The Germans on the other hand, after their breeding program was reestablished after World War 2, continued to breed dogs who would be competitive at trials designed to create a superior police/military dog. The characteristics German breeders chose to emphasize were working drive, strength, short roached backs that allow the dog to drive forward against greater resistance,and shorter powerful necks. The angulation that allows more fluidity of movement when trotting for long periods was sacrificed for more powerful limbs suitable for short bursts of speed when attacking an agitator. Here is the way the SV standard describes movement (notice the difference between the German and American standards' descriptions of gait):
The American decision to breed an elegant herding dog with ever more extreme reach, and the German decision to breed a strong working dog increasingly boxier and shorter bodied created the differences in breed standards and also basic conformation variences between American and German dogs. Until this last year, among top showlines in both countries, such singleminded breeding resulted in a caricature of the original breed type. Although this past year has shown marked improvement in conformation tending toward moderation among top placing dogs at both the GSDCA National (kudos to Ken Downing) and the German Seiger Show, more attention needs to be paid by parent clubs to the many genetic diseases afflicting the breed. For us here at WindRidge and a growing number of likeminded breeders worldwide, combining bloodlines from America and Germany produces the golden middle breed type and benefits from the best of both worlds.
To sum it up, elegant herding dog vs powerful working dog.
2) Why are your dogs so much more expensive than other ads in the newspaper?
We understand that our puppies are not inexpensive and not everyone will be able to afford them. For those nice people who are disappointed because our puppies are out of their reach, we are truly sympathetic but we ask a fair price for the quality we produce, and we will not lower our prices just to get rid of "leftover" pups as so many other breeders do. The truth is that you get what you pay for in dogs just as in most everything else. It may not seem fair that everyone can't afford a Mercedes or Lexus either, but that is life. We are proud of what we've accomplished with our breeding program, and we make no apologies for the price of our dogs.
When you buy a WindRidge puppy, you are buying years and years of dedicated research into the breed. You are buying a puppy specifically bred to be the best family companion possible instead of the cast off pups of a show breeder who is breeding for that one show puppy and needs to get rid of the rest of the litter. Instead of choosing breeding stock that will only win in a show ring or schutzhund trial, we are choosing for temperament, health, willingness to please, adaptability, and overall balance. Our responsibility to the pups we produce begins before birth and continues throughout the dog's lifetime. If at anytime in their lives they need a home, we will without hesitation take them back. Believe me, there aren't many breeders willing to do that. Breeding is not a hobby for us just as it's not a job we do for our family income. Breeding is a lifelong passion, and we will continue to pursue the betterment of the breed.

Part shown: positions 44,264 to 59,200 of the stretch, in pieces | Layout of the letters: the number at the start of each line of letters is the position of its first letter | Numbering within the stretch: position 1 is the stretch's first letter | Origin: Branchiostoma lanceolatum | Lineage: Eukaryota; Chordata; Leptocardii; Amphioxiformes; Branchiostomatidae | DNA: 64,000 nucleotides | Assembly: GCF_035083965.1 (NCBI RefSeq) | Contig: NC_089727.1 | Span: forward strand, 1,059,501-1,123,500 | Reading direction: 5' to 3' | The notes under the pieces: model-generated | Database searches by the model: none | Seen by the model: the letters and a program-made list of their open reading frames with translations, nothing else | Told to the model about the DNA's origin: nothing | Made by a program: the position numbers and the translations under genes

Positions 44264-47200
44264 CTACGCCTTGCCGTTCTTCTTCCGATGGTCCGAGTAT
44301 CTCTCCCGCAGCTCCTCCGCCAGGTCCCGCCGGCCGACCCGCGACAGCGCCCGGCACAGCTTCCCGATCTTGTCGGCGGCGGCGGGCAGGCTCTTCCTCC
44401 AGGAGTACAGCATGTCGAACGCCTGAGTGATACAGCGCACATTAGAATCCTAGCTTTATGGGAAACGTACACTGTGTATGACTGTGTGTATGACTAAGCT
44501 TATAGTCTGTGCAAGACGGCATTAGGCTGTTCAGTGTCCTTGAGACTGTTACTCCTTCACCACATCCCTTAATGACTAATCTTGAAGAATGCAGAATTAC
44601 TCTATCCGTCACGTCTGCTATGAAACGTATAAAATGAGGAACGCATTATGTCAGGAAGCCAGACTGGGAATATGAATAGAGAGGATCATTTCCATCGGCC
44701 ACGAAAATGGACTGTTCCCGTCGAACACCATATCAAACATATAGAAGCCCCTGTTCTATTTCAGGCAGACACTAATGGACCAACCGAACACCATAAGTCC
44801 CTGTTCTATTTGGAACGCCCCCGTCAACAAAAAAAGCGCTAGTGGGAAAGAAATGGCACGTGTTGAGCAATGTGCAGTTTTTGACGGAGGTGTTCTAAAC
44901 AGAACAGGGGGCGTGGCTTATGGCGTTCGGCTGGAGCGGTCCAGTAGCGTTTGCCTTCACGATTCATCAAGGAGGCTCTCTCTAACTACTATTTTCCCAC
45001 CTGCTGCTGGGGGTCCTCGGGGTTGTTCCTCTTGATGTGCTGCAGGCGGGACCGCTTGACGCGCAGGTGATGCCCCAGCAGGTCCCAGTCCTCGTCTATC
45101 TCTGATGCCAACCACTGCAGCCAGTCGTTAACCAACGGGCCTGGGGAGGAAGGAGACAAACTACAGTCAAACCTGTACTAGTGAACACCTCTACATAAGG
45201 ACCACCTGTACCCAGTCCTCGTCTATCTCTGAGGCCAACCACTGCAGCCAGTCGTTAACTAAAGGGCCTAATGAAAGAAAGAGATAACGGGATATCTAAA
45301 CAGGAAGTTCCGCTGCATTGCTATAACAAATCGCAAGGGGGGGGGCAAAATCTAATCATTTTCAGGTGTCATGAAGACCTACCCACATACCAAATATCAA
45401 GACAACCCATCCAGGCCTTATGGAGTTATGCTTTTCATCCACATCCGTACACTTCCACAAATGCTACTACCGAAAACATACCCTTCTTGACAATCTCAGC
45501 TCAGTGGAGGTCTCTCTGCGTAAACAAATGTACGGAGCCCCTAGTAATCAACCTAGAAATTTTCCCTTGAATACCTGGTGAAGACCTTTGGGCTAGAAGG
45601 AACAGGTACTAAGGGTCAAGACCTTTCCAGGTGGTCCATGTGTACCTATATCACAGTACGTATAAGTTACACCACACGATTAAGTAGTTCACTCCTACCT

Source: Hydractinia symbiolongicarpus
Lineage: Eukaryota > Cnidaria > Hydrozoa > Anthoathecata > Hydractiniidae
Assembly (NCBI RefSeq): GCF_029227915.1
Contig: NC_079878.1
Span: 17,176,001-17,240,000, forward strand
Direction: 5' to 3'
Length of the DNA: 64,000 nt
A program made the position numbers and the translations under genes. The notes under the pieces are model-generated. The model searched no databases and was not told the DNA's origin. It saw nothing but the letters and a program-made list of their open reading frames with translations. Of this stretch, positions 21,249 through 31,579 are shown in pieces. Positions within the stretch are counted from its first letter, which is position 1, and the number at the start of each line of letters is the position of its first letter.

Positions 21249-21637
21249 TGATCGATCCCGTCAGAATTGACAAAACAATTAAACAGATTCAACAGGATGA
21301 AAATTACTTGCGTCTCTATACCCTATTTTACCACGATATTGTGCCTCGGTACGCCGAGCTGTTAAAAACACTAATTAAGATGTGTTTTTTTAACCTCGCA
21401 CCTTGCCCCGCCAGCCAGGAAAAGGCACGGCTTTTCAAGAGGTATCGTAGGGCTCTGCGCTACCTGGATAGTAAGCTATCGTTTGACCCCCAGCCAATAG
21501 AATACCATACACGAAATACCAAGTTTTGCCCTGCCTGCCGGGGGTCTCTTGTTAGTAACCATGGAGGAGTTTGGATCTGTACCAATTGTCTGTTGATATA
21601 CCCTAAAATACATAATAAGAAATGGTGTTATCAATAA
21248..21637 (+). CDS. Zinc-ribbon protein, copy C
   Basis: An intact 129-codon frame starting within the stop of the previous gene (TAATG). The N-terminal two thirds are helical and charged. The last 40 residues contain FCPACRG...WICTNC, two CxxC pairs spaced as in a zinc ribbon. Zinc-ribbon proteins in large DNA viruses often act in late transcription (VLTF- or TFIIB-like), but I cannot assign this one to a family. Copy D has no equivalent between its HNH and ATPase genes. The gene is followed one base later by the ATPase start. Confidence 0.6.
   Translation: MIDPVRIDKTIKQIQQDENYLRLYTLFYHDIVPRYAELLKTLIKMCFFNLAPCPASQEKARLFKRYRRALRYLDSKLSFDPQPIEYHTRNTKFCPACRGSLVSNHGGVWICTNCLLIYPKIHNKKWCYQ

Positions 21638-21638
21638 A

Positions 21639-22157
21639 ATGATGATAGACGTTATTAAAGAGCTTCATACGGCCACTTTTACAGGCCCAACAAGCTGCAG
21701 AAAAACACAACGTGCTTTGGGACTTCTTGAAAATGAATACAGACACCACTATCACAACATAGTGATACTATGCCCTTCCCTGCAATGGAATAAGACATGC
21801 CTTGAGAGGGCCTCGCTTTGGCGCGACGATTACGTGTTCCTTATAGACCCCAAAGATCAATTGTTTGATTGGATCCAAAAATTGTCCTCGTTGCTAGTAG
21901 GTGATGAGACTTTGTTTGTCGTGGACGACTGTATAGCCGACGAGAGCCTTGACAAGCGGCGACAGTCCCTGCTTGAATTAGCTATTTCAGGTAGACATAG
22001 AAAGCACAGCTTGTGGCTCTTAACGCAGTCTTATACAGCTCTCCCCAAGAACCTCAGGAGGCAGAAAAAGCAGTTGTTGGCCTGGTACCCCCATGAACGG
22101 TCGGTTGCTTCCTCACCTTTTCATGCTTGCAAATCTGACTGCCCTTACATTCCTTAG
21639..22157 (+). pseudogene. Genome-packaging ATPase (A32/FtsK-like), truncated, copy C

3) Do you guarantee your puppies?
The next time you call a show breeder about a pet quality puppy and ask if they guarantee their dogs, don't be surprised if they reply, "No, you're only paying $300, what do you expect?" Well, we expect much more from people who are selling dogs to share your life and home with. Yes, we offer a guarantee in our purchase contract that is as complete as we can make it. Our detailed contract is there to protect us as the seller, you as the buyer, and the life of the puppy. The following is excerpted from the contract:
Section 1 - Sellers Obligations:
This puppy is a purebred German Shepherd, registerable with the American Kennel Club.
An individual application is pending and shall be available at no additional charge to the purchaser. Upon execution of this contract, the seller does hereby convey title and interest in the described German Shepherd puppy to the buyer [EXCEPT FOR THE TERMS AND CONDITIONS LISTED HEREIN].
This puppy has been inspected by a licensed veterinarian at 6 weeks of age, and was found to be a normal, healthy, puppy with a sound temperament. The puppy is free of communicable diseases at the time of sale. It is strongly recommended by the seller that the buyer have his / her veterinarian complete a physical examination on puppy within 48 [forty-eight] hours of taking possession. The examination costs will be at no expense to the seller. If the puppy is found to be ill or in poor health, the puppy and veterinary reports will be returned to WindRidge German shepherds immediately. The breeder/ seller will offer a replacement puppy or refund, pending verification of illness or poor health by the breeder’s veterinarian. WindRidge German Shepherds will not be responsible for illness or health problems that are diagnosed after this time period ends, except those conditions specified below.